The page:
Focus Areas:    Antitrust | Mergers

The Antitrust Risks of Four to Three Mergers: Heightened Scrutiny of a Potential ThyssenKrupp/Kone Merger

This study examines the heightened scrutiny of four to three mergers by competition authorities in the current regulatory environment, using the potential merger of two of the world’s largest elevator and escalator businesses — Germany’s ThyssenKrupp and Finland’s Kone — as a case study.

In recent years, regulators have become more aggressive in merger enforcement in response to populist criticisms that lax merger enforcement has led to the rise of anticompetitive “big business.”  In this environment, it is easy to imagine regulators intensely scrutinizing and challenging or conditioning virtually any merger that substantially increases concentration.

The next opportunity for antitrust authorities to dispel criticism by flexing their muscles in a four to three merger review may be just around the corner. It is widely reported that ThyssenKrupp is contemplating the sale of its elevator business, with Kone as a potential buyer. This potential deal provides an opportunity to highlight the likely challenges, complexity, and cost that regulatory scrutiny of such mergers actually entails — and it is likely to be a far cry from the lax review and permissive decisionmaking of antitrust critics’ imagining.

In the case of a potential ThyssenKrupp/Kone merger, the combined entity would face lengthy, costly, and duplicative review in multiple jurisdictions, any one of which could effectively block the merger or impose onerous conditions. It would face the automatic assumption of excessive concentration in several of these, including the US, EU, and Canada. In the US, the deal would also face heightened scrutiny based on political considerations, including the perception that the deal would strengthen a foreign firm at the expense of a domestic supplier. It would also face the risk of politicized litigation from state attorneys general, and potentially the threat of extractive litigation by competitors and customers.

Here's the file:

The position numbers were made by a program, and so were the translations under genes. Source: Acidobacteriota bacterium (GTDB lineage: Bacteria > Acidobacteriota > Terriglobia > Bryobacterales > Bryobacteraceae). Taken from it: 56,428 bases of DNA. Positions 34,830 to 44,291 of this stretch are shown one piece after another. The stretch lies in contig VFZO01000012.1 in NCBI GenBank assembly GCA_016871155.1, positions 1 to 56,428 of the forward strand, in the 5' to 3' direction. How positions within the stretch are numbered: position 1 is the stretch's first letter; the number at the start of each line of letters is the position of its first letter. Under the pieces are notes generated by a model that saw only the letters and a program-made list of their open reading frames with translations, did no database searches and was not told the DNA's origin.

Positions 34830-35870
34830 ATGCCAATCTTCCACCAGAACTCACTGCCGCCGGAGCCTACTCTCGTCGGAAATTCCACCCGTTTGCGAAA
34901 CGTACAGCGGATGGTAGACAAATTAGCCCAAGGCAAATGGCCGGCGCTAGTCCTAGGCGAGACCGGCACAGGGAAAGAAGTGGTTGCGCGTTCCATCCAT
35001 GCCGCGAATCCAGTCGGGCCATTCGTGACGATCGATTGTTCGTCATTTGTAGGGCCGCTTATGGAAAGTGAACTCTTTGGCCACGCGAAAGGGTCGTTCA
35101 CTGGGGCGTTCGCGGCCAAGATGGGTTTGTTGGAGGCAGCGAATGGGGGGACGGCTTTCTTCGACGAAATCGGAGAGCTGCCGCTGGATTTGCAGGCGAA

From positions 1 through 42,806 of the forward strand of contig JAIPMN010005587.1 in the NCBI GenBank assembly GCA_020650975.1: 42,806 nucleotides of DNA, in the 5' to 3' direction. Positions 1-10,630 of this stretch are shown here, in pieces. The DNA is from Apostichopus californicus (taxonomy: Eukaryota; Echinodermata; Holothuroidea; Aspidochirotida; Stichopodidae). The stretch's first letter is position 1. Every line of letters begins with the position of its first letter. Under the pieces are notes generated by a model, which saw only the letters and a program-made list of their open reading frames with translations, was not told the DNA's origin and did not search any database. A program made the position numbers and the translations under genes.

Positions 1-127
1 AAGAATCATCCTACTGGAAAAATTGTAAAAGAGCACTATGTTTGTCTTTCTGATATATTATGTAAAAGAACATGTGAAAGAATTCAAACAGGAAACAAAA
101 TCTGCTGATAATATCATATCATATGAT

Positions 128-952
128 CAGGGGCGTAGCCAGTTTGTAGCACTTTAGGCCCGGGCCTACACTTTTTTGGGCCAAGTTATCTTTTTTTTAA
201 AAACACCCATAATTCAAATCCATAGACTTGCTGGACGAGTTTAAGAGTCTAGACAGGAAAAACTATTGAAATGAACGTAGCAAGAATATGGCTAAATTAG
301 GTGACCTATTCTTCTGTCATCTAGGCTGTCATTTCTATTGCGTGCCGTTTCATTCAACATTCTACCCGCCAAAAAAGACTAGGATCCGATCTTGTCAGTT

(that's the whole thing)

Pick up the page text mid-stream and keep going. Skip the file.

Whether the merger would actually entail anticompetitive risk may, unfortunately, be of only secondary importance in determining the likelihood and extent of a merger challenge or the imposition of onerous conditions.

 

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